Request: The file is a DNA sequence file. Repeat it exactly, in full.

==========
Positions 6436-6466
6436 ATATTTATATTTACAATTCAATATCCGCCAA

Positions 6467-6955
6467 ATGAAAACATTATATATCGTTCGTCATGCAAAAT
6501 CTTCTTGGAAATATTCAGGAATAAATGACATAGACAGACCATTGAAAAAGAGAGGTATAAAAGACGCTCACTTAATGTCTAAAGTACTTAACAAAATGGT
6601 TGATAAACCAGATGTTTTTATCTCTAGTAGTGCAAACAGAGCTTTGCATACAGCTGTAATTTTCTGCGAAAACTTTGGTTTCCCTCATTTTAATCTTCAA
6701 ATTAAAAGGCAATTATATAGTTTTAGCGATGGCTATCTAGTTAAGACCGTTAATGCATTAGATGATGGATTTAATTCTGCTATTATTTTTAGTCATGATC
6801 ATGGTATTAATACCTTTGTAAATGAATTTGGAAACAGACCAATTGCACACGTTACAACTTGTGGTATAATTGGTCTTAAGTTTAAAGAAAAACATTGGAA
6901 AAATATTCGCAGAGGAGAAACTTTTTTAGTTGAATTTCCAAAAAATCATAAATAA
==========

Positions 6436-6466
6436 ATATTTATATTTACAATTCAATATCCGCCAA

Positions 6467-6955
6467 ATGAAAACATTATATATCGTTCGTCATGCAAAAT
6501 CTTCTTGGAAATATTCAGGAATAAATGACATAGACAGACCATTGAAAAAGAGAGGTATAAAAGACGCTCACTTAATGTCTAAAGTACTTAACAAAATGGT
6601 TGATAAACCAGATGTTTTTATCTCTAGTAGTGCAAACAGAGCTTTGCATACAGCTGTAATTTTCTGCGAAAACTTTGGTTTCCCTCATTTTAATCTTCAA
6701 ATTAAAAGGCAATTATATAGTTTTAGCGATGGCTATCTAGTTAAGACCGTTAATGCATTAGATGATGGATTTAATTCTGCTATTATTTTTAGTCATGATC
6801 ATGGTATTAATACCTTTGTAAATGAATTTGGAAACAGACCAATTGCACACGTTACAACTTGTGGTATAATTGGTCTTAAGTTTAAAGAAAAACATTGGAA
6901 AAATATTCGCAGAGGAGAAACTTTTTTAGTTGAATTTCCAAAAAATCATAAATAA